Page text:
Hello My Name Is: Relationships as Motivation
Kimberlee Bonura, Walden University, United States ; Michael Bonura, University of New Mexico - ROTC, United States
Society for Information Technology & Teacher Education International Conference, in New Orleans, Louisiana, United States ISBN 978-1-939797-02-5 Publisher: Association for the Advancement of Computing in Education (AACE), Chesapeake, VA
Teacher-student relations are a strong motivator and indicator of learning. Trust between teacher and student is a fundamental prerequisite for higher learning. Further, the relationship allows for the construction of a safe and nurturing environment that facilitates the students’ ability to create and trust their knowledge. Relationships may even be correlated with student participation and enthusiasm for discussion. The purpose of this study was to assess the impact of a deliberate focus on relationship building in the undergraduate classroom at the United States Military Academy. Using a teacher-as-researcher method, the instructor asked students to make personal introductions for 4 classes (semester 1), 8 classes (semester 2), and 11 classes (semester 3) to support class cohesion and improve classroom participation by enhancing student-student and student-teacher relationship. The study used qualitative data to assess the impact of introductions on student participation and satisfaction and to facilitate the development of student enthusiasm.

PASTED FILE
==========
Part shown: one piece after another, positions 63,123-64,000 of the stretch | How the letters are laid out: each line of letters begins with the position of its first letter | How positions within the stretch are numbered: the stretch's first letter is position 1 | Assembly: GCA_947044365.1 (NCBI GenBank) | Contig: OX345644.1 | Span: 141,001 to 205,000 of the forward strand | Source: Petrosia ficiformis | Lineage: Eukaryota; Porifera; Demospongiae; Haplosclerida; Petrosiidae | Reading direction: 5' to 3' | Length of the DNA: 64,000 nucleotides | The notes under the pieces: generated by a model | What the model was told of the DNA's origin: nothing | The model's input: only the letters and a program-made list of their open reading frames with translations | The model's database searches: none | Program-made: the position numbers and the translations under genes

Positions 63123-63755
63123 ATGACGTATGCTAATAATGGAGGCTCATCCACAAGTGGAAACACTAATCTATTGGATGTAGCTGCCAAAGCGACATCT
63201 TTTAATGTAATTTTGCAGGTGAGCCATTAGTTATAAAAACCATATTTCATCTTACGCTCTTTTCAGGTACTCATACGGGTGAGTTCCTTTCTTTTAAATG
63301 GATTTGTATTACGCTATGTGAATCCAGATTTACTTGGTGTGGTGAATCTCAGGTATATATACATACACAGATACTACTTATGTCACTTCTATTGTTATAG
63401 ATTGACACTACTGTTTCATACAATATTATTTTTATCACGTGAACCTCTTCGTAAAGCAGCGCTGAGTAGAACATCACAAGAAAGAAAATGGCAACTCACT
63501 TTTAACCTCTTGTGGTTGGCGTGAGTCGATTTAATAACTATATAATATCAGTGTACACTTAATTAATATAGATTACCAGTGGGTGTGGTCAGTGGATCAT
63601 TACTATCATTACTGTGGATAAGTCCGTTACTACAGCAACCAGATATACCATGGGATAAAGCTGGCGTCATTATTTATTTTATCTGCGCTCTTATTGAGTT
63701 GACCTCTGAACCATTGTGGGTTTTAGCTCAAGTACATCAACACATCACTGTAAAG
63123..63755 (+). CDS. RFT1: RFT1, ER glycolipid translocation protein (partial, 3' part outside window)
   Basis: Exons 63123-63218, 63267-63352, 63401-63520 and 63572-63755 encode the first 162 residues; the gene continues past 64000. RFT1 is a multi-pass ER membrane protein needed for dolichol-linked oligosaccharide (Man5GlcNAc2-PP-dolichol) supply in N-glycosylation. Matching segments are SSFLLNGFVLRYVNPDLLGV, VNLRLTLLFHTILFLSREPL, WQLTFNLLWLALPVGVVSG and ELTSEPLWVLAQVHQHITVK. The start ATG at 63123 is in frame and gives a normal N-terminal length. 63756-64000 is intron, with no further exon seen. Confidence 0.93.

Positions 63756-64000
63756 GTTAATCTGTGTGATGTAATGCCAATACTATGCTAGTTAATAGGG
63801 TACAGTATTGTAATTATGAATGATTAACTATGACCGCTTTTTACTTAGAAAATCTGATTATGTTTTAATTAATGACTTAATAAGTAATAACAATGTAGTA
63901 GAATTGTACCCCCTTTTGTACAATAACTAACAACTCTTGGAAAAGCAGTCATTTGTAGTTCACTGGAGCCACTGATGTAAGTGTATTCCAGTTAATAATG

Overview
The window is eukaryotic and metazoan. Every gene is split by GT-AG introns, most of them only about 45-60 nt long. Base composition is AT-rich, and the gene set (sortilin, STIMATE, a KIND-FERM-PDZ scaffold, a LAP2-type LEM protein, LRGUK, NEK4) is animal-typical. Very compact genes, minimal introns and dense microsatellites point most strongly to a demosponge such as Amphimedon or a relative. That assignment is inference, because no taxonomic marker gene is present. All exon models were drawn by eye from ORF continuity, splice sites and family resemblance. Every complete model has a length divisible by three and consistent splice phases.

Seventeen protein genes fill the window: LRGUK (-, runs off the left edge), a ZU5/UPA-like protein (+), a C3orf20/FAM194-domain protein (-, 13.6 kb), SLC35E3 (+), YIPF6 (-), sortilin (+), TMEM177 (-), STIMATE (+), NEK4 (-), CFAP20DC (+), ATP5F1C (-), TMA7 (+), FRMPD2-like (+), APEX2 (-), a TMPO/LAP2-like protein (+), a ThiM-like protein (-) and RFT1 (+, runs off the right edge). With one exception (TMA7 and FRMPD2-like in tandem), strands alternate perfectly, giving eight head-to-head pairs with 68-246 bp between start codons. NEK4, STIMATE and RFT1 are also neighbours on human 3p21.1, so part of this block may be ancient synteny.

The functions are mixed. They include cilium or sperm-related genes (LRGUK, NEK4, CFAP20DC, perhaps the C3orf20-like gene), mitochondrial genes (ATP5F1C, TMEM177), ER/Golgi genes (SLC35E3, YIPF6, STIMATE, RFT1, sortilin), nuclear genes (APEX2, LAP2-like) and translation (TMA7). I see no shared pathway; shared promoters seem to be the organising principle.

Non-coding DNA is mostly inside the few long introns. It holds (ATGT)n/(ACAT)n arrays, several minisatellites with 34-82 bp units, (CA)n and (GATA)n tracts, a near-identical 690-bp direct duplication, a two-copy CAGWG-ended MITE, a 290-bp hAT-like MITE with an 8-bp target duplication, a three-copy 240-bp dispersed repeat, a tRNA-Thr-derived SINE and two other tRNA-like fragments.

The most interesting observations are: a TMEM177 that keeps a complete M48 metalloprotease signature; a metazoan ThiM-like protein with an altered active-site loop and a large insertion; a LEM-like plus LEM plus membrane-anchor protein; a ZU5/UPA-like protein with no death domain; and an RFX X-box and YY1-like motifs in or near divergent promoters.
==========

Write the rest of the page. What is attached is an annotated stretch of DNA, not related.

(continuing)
Bonura, K. & Bonura, M. (2013). Hello My Name Is: Relationships as Motivation. In R. McBride & M. Searson (Eds.), Proceedings of SITE 2013--Society for Information Technology & Teacher Education International Conference (pp. 1256-1260). New Orleans, Louisiana, United States: Association for the Advancement of Computing in Education (AACE).